Apple’s use of Ultra Wideband with the U1 chip in the iPhone 11 and iPhone 11 Pro could go beyond AirDrop and could be used to determine the orientation and motion of a device.
Apple’s iPhone 11, one of the devices with Apple’s new U1 chip
The iPhone 11 and iPhone 11 Pro family of devices both include Apple’s U1 wireless chip, which enables the use of Ultra Wideband for a small number of features. The chief usage at the moment is for it to find other iPhone 11 devices nearby that may be available to receive files via AirDrop.
The short-range nature of the system has the potential to be employed for other purposes, such as using UWB pulses to transmit data for use in the Find My app, allowing it to find nearby lost items owned by other people and reporting the location of discovery back to the user.
While similar to Bluetooth 5.1, which offers location detection and range-finding, UWB is able to do so with more precision, and with it comes more potential ways for it to be used.
In a patent application published by the US Patent and Trademark Office on Tuesday, Apple’s filing for “Electronic Devices with Motion Sensing and Angle of Arrival Detection Circuitry” outlines some of the more advanced ways it can use UWB.
While it covers how a system can determine the angle of arrival of signals transmitted by a nearby device, namely determining the direction of lost items, it also proposes other refinements that take into account motion. A user looking for a lost item may move around a room, so examining the user’s motion and factoring that into angle of arrival readings can help narrow down a desired item’s actual location in 3D space.
The filing suggests the control circuity could also determine when the iPhone holder is orienting it in a particular way relative to a nearby device. The system could also determine if the devices are arranged end-to-end or side-to-side, such as next to each other or placed one on top of the other on a table, and to automatically trigger an exchange of data at that time or prompt such action.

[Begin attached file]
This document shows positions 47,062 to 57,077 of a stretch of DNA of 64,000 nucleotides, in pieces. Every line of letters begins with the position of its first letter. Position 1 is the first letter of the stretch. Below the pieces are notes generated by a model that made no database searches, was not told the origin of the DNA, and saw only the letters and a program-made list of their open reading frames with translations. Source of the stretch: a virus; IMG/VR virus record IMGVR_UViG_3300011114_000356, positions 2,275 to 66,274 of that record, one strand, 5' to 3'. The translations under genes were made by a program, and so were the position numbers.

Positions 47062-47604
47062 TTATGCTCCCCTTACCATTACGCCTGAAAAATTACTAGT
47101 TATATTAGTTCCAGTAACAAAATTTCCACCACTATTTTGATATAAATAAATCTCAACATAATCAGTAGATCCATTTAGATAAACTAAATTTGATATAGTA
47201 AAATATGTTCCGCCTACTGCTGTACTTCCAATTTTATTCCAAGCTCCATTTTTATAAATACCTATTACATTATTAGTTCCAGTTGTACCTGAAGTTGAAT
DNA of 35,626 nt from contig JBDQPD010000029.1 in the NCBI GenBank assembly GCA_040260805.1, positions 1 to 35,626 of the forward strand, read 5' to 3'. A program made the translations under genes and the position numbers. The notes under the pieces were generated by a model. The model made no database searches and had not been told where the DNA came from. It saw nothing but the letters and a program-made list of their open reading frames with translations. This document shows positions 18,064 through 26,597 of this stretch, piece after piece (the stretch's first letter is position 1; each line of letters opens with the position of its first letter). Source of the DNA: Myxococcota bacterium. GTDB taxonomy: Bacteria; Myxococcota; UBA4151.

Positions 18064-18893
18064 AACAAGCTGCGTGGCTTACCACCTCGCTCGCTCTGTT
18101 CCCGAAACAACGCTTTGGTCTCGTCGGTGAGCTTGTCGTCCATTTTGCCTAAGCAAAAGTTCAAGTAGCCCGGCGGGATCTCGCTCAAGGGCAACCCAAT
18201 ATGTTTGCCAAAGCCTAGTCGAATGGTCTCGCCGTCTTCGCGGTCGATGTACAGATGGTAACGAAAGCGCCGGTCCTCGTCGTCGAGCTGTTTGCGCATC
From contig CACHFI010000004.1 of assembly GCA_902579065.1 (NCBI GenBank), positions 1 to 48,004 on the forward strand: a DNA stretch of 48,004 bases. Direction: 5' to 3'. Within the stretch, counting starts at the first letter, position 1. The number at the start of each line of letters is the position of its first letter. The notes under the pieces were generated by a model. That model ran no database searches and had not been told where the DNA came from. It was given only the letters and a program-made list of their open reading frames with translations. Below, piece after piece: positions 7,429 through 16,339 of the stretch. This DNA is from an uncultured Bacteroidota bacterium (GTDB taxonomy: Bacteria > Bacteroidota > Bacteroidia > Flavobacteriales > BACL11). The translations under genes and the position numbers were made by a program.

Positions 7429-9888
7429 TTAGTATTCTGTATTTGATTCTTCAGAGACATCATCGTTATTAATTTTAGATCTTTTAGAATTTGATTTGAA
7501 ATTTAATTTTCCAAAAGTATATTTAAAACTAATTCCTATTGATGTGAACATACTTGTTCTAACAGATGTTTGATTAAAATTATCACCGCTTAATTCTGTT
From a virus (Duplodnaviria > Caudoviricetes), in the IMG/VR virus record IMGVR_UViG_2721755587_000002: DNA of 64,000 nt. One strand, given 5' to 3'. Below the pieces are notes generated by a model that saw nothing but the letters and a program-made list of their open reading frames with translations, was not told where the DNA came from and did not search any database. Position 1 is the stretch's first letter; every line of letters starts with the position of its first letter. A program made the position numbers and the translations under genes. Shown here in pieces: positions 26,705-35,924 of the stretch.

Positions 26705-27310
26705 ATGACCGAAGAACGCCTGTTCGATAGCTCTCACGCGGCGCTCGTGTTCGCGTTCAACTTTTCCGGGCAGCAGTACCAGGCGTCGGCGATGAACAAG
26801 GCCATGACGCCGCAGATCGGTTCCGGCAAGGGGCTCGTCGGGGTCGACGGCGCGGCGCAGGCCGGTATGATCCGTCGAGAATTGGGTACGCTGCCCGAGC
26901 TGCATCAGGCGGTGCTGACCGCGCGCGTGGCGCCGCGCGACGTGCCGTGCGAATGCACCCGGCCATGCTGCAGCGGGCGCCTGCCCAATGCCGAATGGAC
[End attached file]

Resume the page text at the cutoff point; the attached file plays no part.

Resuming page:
While Ultra Wideband could be used to determine the location of other devices to perform a data transfer, the iPhone can still easily switch to another communications method, like Wi-Fi or Bluetooth, to actually perform the transfer itself at a faster rate. This is somewhat reminiscent of previous AirDrop attempts, which used a combination of Wi-Fi and Bluetooth to determine the recipient is nearby, but largely stuck to using Wi-Fi for the actual transfer of data.
Though reminiscent, the more accurate directional nature of UWB makes it more reliable than the earlier methods for ensuring the intended recipient is actually nearby. Knowing the direction and eventual position could allow for features like an AR-based indicator in a real-time camera view from an iPhone showing the position of the desired item, like the rumored device tracker.
An example of how a moving device can determine the location of a nearby node using two antennas and the angle of signal reception
The system itself relies on using multiple antennas, which are put in two different known positions on the host device, though this could be extended to a third. As both antennas will be receiving the same signal broadcast from the secondary device, the difference in time for reception, as well as the positions of the antennas can be employed to triangulate where the signal is coming from in relation to its own orientation.
One proposed claim in the filing involves the use of an actuator that can cause movement in the device between multiple positions. Doing so can allow the antennas to be shifted around, in turn allowing it to determine the positioning of a secondary device relative to it, without relying on outside forces.
Said outside forces would usually entail a human carrying an iPhone around, but in the case of typically static devices, like a HomePod, this could be a movement of internal components holding the antenna.
Apple files numerous patents and applications with the USPTO on a weekly basis, and while the filings do not necessarily guarantee the discussed technologies will be used in a future product or service, they do reveal areas of interest for Apple’s research and development efforts.
In this particular case, the filing shows how the U1 chip may actually function, as well as potential improvements Apple could perform to make the technology more useful for iPhone owners.
Apple has also made other proposals involving Ultra Wideband that could enhance HomeKit. One application that surfaced in September suggested the use of UWB in a “modular wall unit system,” effectively using the technology in outlets to allow them to be turned on or off remotely, and to determine the location of other connected devices and users, via their carrying of an iPhone.
This article was originally posted here